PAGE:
Otherwise, rates of less-than-good health increased along with nights of travel. Extensive travellers were a staggering 260% more likely to rate their health as fair to poor, compared to light travellers.

Other health risk factors showed similar patterns: obesity was 33% more likely for non-travellers and 92% more likely for extensive travellers.
The same two groups were also more likely to have high blood pressure and elevated cholesterol levels.

Although business travel is often equated with long airline flights, relatively short business trips in personal cars are much more common.   Several factors could contribute to health risks in frequent business travellers, such poor sleep, fattening foods, increased alcohol consumption and long periods of inactivity.

The authors of the study suggest a number of interesting solutions to the problem such as employee education programs on the association between business travel and health and strategies to improve diet and activity while traveling.  They also recommend that companies who reimburses employees for meals while traveling, tie reimbursement rates to dietary quality. A “stick” approach might be to reimburse high–energy density food meals at a below cost rate, while a “carrot” approach might be to reimburse healthy meals at an above cost rate.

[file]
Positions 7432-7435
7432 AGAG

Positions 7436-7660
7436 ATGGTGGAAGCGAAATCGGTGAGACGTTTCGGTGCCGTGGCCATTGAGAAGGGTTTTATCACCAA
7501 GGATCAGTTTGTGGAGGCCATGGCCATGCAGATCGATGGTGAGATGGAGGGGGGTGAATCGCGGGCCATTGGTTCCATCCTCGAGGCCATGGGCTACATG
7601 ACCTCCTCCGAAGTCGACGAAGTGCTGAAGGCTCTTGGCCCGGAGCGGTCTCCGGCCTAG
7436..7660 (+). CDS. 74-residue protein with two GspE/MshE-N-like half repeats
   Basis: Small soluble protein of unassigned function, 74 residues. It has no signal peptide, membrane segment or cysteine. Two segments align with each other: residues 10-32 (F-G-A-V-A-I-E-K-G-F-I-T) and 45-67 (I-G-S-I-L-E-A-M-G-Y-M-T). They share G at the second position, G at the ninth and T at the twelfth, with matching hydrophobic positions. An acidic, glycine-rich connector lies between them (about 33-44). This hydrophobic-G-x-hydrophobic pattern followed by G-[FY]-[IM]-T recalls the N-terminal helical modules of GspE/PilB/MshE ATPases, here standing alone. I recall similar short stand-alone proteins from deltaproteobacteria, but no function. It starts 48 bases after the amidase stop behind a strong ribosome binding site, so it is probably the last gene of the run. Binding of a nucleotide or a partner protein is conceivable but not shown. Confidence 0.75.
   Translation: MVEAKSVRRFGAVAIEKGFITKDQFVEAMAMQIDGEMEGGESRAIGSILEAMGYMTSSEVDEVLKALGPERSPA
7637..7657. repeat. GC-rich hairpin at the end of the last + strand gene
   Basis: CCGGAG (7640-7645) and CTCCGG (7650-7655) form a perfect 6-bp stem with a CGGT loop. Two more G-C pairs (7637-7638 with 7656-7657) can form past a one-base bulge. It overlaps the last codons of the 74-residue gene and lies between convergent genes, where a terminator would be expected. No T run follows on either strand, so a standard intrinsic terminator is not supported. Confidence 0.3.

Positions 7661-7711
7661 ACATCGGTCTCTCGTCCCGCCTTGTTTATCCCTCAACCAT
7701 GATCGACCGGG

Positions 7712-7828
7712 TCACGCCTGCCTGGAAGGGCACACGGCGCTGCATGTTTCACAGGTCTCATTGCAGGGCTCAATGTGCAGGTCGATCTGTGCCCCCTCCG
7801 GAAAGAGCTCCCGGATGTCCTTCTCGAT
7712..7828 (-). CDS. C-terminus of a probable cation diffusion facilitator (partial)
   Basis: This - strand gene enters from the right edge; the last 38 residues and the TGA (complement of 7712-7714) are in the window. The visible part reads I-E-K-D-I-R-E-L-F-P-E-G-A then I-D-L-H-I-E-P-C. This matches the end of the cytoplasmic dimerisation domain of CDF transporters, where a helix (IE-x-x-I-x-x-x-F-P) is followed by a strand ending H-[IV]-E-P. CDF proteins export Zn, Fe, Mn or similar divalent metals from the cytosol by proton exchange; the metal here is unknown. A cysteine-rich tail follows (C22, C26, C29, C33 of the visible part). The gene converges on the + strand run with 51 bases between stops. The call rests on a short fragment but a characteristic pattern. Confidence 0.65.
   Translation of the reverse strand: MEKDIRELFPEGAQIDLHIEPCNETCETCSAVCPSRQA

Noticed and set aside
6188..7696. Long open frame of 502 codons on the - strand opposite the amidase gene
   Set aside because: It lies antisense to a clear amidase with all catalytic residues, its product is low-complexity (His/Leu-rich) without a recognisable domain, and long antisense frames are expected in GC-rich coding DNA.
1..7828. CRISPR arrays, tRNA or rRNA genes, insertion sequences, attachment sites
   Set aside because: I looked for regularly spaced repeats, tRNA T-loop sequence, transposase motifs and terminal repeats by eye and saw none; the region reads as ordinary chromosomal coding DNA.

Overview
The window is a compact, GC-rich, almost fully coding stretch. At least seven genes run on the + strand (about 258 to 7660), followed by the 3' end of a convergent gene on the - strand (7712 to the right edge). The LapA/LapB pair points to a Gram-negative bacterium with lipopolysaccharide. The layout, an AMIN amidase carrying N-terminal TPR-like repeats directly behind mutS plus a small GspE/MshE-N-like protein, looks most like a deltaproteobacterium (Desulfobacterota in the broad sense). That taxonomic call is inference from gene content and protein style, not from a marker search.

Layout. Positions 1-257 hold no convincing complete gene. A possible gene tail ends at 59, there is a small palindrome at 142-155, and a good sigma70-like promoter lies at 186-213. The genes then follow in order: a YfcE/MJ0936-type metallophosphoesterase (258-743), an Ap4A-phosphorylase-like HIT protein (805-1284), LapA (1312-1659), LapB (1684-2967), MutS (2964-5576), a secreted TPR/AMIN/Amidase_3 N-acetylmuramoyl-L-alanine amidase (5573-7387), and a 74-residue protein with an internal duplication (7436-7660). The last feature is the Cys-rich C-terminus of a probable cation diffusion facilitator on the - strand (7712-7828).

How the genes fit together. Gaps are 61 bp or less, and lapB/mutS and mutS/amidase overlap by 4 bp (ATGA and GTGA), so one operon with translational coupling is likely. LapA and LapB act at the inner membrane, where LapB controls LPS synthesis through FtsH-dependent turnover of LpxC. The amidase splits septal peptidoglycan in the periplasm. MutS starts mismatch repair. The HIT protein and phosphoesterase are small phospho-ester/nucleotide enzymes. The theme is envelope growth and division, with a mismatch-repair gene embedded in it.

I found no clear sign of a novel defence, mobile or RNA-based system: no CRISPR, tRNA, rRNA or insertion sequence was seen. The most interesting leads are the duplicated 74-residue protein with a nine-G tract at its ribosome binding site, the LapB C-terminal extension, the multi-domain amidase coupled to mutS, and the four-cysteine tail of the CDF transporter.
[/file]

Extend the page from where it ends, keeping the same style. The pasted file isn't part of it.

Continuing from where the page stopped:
Additionally, companies that have arrangements with particular hotel chains could make having a gym part of the criteria for selecting a hotel chain and employees should be given time and perhaps financial incentives to exercise while traveling.

How do you cope with life on the road?  Please share your travel tips with us.

Don’t be a Clot when it comes to DVT!

Two weeks ago my orthopedic surgeon made me look him in the he as he repeated his warning “people die from DVT.”

This was his sobering way of saying “no” to my plans to immediately resume business travel after knee surgery. I’m ashamed to say, I ignored his advice, but pleased to report that I survived unscathed.

However, I’m now realizing how close I came to dodging a bullet!  Just last week we learned that super-fit tennis superstar, Serena Williams, was rushed to hospital suffering from a pulmonary embolus and then a day or so later the Vascular Disease Foundation released figures that suggest someone dies from a deep vein thrombosis (DVT) every 5 minutes!